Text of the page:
### Generating Flow Maps with Python and Maya Fluids

Often I come across a problem, and while not knowing how the solution will be used, I'm certain it will be used in the future.

So. Generating flow maps for Unity.  A flow map is a colored image which stores vector (motion) information.   It's commonly used to guide the flow of water effects using bump or displacement maps. Here's an example below.

The RG image at the bottom represents the direction and the magnitude of the flow.

Since I like using Maya fluids, I wanted to create a flow map unsing a 2d fluid container. The concept: Get the XY velocity of a fluid, and pass that to the RG color channels of an image.  Here's a simple fluid simulation with collisions and a little python script I wrote to recolor the fluid:

import maya.cmds as cmd
def colorflud(multi = 1, res = 256, den = 0.5):
fluidShape = 'flowMapFluidShape'
fludArr = cmd.getAttr('%s.fieldData.fieldDataVelocity' % fluidShape)
massArr = cmd.getAttr('%s.fieldData.fieldDataMass ' % fluidShape)
i = 0
for y in (range(res)):
for x in (range(res)):
cmd.setFluidAttr(fluidShape, at='color', vv = [(fludArr[i] * multi), (fludArr[i]* multi), (massArr[i]*den)], xi=x, yi=y, zi=0 )
i+=1

So you can see that we get a nice visualization of the fluid velocity vector in the viewport, now of course we can't visualize negative values, which come through as black, but that's ok since we're going to pass that data to an image.  Here's what the test looks like in motion (In this case red and green are motion vectors and blue represents density.)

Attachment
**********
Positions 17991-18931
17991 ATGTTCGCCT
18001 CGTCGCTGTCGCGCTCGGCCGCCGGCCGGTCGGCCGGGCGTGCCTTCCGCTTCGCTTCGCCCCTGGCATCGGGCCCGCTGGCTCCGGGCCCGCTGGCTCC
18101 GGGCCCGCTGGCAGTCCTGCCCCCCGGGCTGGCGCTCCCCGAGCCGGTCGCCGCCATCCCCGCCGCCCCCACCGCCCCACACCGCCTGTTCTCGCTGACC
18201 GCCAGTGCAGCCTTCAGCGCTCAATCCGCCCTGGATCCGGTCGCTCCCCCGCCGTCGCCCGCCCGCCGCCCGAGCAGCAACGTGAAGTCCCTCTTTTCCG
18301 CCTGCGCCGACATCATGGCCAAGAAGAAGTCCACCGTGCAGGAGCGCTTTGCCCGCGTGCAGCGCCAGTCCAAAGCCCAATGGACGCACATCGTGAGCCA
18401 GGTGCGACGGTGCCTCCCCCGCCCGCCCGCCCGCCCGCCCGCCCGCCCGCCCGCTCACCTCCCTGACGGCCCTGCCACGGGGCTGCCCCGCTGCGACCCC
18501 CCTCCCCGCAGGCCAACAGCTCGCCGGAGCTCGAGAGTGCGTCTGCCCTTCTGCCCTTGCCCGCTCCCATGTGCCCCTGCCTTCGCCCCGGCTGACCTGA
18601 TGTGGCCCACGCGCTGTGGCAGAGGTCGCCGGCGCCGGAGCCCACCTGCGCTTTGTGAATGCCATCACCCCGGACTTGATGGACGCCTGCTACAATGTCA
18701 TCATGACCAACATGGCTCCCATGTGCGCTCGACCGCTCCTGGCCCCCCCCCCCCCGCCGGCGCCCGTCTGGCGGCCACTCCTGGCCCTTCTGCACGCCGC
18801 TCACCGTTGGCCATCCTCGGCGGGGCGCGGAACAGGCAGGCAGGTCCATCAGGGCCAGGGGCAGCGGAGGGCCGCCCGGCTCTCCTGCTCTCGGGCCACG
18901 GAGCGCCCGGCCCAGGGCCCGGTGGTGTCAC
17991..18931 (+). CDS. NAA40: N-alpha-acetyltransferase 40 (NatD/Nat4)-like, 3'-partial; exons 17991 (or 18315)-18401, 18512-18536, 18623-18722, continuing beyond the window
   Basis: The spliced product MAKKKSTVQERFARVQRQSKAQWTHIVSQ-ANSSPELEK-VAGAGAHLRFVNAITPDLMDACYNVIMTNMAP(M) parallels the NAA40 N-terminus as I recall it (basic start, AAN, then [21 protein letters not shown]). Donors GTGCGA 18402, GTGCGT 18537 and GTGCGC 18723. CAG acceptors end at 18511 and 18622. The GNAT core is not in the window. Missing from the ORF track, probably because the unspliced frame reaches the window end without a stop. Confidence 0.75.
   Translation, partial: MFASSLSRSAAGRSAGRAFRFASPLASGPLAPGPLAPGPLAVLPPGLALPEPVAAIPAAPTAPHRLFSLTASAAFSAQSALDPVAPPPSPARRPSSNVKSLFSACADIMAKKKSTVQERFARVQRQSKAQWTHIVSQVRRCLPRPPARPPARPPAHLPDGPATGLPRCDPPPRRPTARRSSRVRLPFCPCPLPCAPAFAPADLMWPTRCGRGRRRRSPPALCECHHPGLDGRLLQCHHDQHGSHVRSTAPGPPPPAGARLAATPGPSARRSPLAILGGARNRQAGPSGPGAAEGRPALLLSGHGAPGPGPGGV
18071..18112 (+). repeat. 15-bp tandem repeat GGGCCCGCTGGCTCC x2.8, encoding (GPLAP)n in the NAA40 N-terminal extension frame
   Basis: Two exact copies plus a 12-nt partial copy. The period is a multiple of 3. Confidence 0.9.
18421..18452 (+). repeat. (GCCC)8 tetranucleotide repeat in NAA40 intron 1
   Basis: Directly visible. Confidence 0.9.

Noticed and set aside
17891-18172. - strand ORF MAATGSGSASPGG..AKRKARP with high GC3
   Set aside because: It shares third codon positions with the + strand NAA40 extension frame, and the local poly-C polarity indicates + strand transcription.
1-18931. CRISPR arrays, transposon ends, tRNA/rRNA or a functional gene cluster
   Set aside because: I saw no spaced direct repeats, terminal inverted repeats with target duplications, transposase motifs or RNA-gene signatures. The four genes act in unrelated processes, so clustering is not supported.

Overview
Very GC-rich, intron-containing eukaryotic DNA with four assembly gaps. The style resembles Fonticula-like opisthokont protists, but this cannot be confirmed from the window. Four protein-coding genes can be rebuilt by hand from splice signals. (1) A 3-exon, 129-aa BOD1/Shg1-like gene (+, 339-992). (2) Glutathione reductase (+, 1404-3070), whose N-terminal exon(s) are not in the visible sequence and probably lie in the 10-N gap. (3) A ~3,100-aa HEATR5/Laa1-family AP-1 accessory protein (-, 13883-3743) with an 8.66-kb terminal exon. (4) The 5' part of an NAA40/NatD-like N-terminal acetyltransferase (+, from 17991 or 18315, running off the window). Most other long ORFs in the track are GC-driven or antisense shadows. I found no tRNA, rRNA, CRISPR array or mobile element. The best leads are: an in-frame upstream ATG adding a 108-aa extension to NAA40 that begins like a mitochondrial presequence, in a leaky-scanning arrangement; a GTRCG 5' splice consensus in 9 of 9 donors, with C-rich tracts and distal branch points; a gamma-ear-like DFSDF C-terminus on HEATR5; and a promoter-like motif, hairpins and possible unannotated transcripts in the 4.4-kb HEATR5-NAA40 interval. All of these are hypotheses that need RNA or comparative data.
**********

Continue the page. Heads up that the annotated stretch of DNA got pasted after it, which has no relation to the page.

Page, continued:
The next step was to pass this color value directly to an image.  To do that I had to use numpy to create an array, and PIL which is an imaging utility.  My first tests were spitting out garbage images with random colors, but eventually after a lot of copying and pasting from forums I found the formula that worked.  Almost.
``````import maya.cmds as cmd
from PIL import Image
import numpy as np

fluid = 'flowMapFluidShape'
res = cmd.getAttr('%s.baseResolution' % fluid)

fludArr = cmd.getAttr('%s.fieldData.fieldDataVelocity' % fluid)
massArr = cmd.getAttr('%s.fieldData.fieldDataMass ' % fluid)

#create a 2D array of the same size as the fluid

c_array = np.zeros([res, res, 3],dtype = np.uint8)

#fill the array with velocity and mass data
i=0
for y in reversed(range (res)):
for x in range (res):
c_array[y, x] = [fludArr[i], fludArr[i], massArr[i]]
#visualise the fluid in viewport
#cmd.setFluidAttr(fluid, at='color', vv = [(fludArr[i] ), (fludArr[i]), (massArr[i])], xi=x, yi=y, zi=0 )
i+=1

img = Image.fromarray(c_array, 'RGB')
img.save('my.png')
img.show()

help(Image.fromarray)`````` Compare the visualized flow map to the output image (below) No gradiation, and values are reversed!
So in a nutshell, the image doesn't look like the fluid!  There's no gradiation, no softness, and from what I can tell, no negative values either!  I can't use this as a flow map.  I tried multiple combinations of data types in the Numpy and Image functions, but no luck.  So here's where I threw the problem up on some CG boards to see if anyone has a clue on how to pass velocity data from a fluid to a texture file properly.  I know this will come in handy for generating animated flow maps in the future - if I can only get it working.  Meanwhile time to watch some Houdini tutorials, apparently this sort of thing is a piece of cake in Houdini.